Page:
Before we deal with the question of law raised in this appeal we may note the findings of fact reached by the District Judge. The District Judge found as follows :-"It will appear that the house in question is a residential building. It has been built for residential purposes and is being primarily used therefore. Simply because the tenant is also carrying on the business of tailoring in one of the rooms will not convert it into non-residential building. The landlady is admittedly occupying the remaining portion thereof." Even the prescribed authority at the first instance had observed as follows in his order :-"I have inspected the demised premises situated at 11, Rajpur Road, Dehradun in the presence of both the parties. On inspection it was found that disputed house is one building fin which one portion is in the possession of the respondent tenant. The one portion of the building is in the occupation of the applicant for residential purposes. The respondent has two small rooms and a very small courtyard. Out of those two rooms each one is about 8 wide and 8 long, there is a tailoring shop of the respondent. The other room is being used for residential purposes. The applicant has two rooms of the same size and one additional courtyard." The question that arises for consideration is whether Explanation (iv) of clause (1) of section 21 of the Act has been correctly held to be applicable by the District Judge and the High Court to the facts as found. Explanation (iv) of section 21 (1) reads as follows :-"In the case of a residential building-(iv) the fact that the building under tenancy is a part of a building the remaining part whereof is in the occupation of the landlord for residential purposes, shah be conclusive to prove that the building is bona fide required by the landlord." It is submitted by the appellant that the building under tenancy is not a residential building and, therefore, the condition precedent to the application of Explanation (iv) is absent in this case. According to counsel since the tenant is admittedly running a tailoring shop in one of the two rooms under his occupation the house ceases to be a residential building.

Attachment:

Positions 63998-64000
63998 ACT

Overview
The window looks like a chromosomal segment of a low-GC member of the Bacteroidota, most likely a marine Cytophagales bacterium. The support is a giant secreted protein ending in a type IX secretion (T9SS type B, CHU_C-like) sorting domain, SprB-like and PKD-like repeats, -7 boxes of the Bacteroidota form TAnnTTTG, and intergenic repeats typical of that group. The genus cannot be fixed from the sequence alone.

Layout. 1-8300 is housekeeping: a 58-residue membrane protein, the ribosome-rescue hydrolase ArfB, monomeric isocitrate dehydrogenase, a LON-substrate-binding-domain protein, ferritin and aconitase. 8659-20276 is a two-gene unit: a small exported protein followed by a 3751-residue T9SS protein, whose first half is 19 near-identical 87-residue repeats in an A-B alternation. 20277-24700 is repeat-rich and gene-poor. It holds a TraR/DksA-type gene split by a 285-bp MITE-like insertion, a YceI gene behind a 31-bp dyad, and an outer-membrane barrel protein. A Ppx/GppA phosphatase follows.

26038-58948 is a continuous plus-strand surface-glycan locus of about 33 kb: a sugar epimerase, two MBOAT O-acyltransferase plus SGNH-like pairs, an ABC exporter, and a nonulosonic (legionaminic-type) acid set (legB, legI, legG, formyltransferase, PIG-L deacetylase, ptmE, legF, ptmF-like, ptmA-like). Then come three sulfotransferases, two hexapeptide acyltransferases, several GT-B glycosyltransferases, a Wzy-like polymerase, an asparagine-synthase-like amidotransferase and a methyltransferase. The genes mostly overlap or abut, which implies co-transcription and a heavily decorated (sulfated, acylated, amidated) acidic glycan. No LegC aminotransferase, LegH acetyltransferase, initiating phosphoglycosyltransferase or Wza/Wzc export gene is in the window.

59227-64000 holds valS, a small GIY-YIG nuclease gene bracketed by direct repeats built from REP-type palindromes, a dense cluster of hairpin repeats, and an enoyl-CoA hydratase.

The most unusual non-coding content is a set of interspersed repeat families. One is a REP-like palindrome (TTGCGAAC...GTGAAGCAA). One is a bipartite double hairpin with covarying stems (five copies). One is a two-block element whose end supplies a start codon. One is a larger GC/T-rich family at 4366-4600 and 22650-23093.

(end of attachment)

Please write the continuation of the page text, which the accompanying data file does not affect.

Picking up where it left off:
We are unable to accept this submission. The appellant has only two small rooms in which he resides with his wife, two young sons and one daughter and although he may have a tailoring shop in one of his rooms it is not unlikely that that very room is utilised as bed room for one or two members of his family at night. The fact that he runs a tailoring shop in one of the rooms is not sufficient to convert what otherwise to all intents and purposes is a residential building into a non-residential building. The tests for application of Explanation (iv) are as follows :-(1) the building should be a residential building; and (2) the landlord must be in occupation of a.part of the building for residential purposes, the other part being in the occupation of the tenant.

If the above two tests are fulfilled in a case it will furnish under the law a conclusive proof that the building is, bona fide, required by the Landlord. There is no need for the landlord to establish any other requirement. Explanation (iv) provides a conclusive and irrebuttable presumption of bona fide requirement once the conditions mentioned therein are established. The two tests are fulfilled in this case on the findings of fact as noted above. We are of opinion that the District 173 Judge was right in his finding that Explanation (iv) of section 21 (1) was applicable which view was also later upheld by the High Court. The High Court was, therefore, right in dismissing the writ application.

We may observe that we are not required to consider, in this appeal, the effect of the Amendment Act 28 of 1976, which came into force on July 5, 1976, whereby Explanation (iv) was omitted; nor has any argument been advanced in that connection.

There is no merit in this appeal which is dismissed.

We will, however, make no order as to costs. The appellant may continue in possession of the suit premises till 30th April, 1977. He shall hand over vacant and peaceful possession thereof on May 1, 1977, to the respondent.

M.R. Appeal dismissed.